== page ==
I missed the actual date yesterday but on Feb. 1, Diamond Comic Distributors — the sales agent for most large comics publishers to comics shops in North America — celebrated its 30th anniversary.
|Steve Geppi, today|
When Steve Geppi began distributing comics and related merchandise to fellow shop owners on Feb. 1, 1982, the comic book Direct Market was still fairly new. Phil Seuling began selling Marvel and DC comics non-returnably to comics shops in 1975, later incorporating with partner Jonni Levas as Sea Gate Distributors. Geppi was already in the business as a retailer at that time: he had left his job as a letter carrier for the U.S. Postal Service in 1974 to open his first shop, Geppi’s Comic World, which operated out of the basement of a TV repair shop.
While his company formally began service as Diamond on Feb. 1, 1982, it had one warehouse and 17 customers — Geppi had already been doing work on the distribution side having taken over operations for New Media Irjax‘s Boston and Tampa distribution centers, according to the corporate timeline. There began, then, a long association with the comics industry. Many retailers have been customers from the beginning, and several publishers have been selling through it from the start. Geppi also
recognized in a press release the contributions of many of his longtime employees. “I am deeply grateful to all of them for their hard work, and I am honored to work alongside them.” Diamond Executive Vice President and COO Chuck Parker has been with the company for 27 years, for example.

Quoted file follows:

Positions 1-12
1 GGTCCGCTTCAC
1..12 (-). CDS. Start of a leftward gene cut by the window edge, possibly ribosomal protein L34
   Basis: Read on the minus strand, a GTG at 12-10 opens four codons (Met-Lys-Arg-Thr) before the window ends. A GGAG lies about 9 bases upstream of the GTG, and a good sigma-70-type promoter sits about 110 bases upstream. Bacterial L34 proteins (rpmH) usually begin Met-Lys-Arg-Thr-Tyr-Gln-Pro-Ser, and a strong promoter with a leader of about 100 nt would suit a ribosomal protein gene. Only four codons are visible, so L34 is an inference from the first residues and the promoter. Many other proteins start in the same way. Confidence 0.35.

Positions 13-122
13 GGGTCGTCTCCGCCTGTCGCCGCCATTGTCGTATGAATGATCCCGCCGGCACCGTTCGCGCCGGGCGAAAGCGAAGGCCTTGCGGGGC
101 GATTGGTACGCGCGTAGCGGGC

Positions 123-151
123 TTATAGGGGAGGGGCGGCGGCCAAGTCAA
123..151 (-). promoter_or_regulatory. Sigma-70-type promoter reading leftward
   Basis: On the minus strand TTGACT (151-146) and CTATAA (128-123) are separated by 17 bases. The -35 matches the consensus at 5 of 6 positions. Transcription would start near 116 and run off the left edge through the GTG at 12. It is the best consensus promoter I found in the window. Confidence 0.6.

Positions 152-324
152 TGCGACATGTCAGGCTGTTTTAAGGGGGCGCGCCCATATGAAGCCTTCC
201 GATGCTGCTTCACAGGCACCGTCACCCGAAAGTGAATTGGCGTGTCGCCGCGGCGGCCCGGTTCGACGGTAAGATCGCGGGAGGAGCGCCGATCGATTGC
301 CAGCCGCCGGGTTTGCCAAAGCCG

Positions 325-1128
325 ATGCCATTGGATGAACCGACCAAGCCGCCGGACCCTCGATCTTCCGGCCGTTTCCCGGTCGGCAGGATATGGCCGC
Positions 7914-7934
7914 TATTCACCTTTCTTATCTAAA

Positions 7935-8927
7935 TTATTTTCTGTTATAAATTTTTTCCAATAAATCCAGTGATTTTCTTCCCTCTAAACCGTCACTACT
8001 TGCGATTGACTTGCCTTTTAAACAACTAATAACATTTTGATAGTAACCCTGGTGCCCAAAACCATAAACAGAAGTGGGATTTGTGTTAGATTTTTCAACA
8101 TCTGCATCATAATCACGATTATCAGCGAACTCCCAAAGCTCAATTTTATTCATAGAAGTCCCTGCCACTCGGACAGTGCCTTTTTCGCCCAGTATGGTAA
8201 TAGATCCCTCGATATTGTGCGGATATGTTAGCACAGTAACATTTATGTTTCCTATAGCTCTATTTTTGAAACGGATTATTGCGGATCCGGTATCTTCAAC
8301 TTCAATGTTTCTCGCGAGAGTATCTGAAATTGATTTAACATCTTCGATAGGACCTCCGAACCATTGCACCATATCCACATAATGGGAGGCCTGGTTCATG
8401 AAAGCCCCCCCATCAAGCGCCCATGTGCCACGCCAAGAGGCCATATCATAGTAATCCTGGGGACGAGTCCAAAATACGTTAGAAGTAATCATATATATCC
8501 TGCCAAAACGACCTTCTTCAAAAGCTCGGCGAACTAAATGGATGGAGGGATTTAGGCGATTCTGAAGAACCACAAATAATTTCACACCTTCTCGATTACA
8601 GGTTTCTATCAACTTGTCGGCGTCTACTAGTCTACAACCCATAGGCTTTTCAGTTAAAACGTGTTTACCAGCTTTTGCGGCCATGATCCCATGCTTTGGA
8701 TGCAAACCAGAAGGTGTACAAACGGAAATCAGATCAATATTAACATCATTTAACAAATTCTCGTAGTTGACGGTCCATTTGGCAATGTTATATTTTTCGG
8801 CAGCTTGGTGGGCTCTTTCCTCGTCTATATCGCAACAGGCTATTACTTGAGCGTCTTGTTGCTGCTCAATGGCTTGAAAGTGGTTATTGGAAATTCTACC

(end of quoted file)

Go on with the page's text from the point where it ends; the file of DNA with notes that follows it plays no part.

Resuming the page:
“Steve Geppi has long been synonymous with comic book distribution,” said Parker. “His enthusiasm and passion for comic books and pop culture in general, coupled with a retailer’s background, gave Steve a unique and insightful appreciation of what a successful distributor must do in order to achieve.”
So Diamond has been a huge part of the story of comics for a generation. It was already the #1 distributor when I entered the business side of comics, just before the tumultuous times of the mid-1990s that left Diamond the only full-line distribution company standing. I’ve had many positive experiences with the company, first as a working journalist, and now as a comic-book creator. And of course, as a historian archiving the past of the comics market here for The Comics Chronicles.
|Steve Geppi in 1992, for Diamond’s 10th anniversary|
On that score, I should also note as a historical matter Diamond’s long publication history. Diamond’s Previews began to evolve from a simple listing into its more familiar catalog form 1988; Diamond Dialogue was being published as a newsletter at that point, but was already including some of the sales chart data that this site archives today. I hope to get more of the early stuff online in the future. While there is no longer a print retailer monthly, Diamond continues to release the sales charts each month on its website — so this is yet another tradition that’s continued for a quarter of a century.
Diamond provided a historical timeline, which I have excerpted parts of below; I will get some of this on the timeline section of the site eventually.
1974: Steve Geppi opens Geppi’s Comic World, which operated out of the basement of a TV repair shop.
1982: Geppi founds Diamond Comic Distributors with one warehouse and 17 retail customers.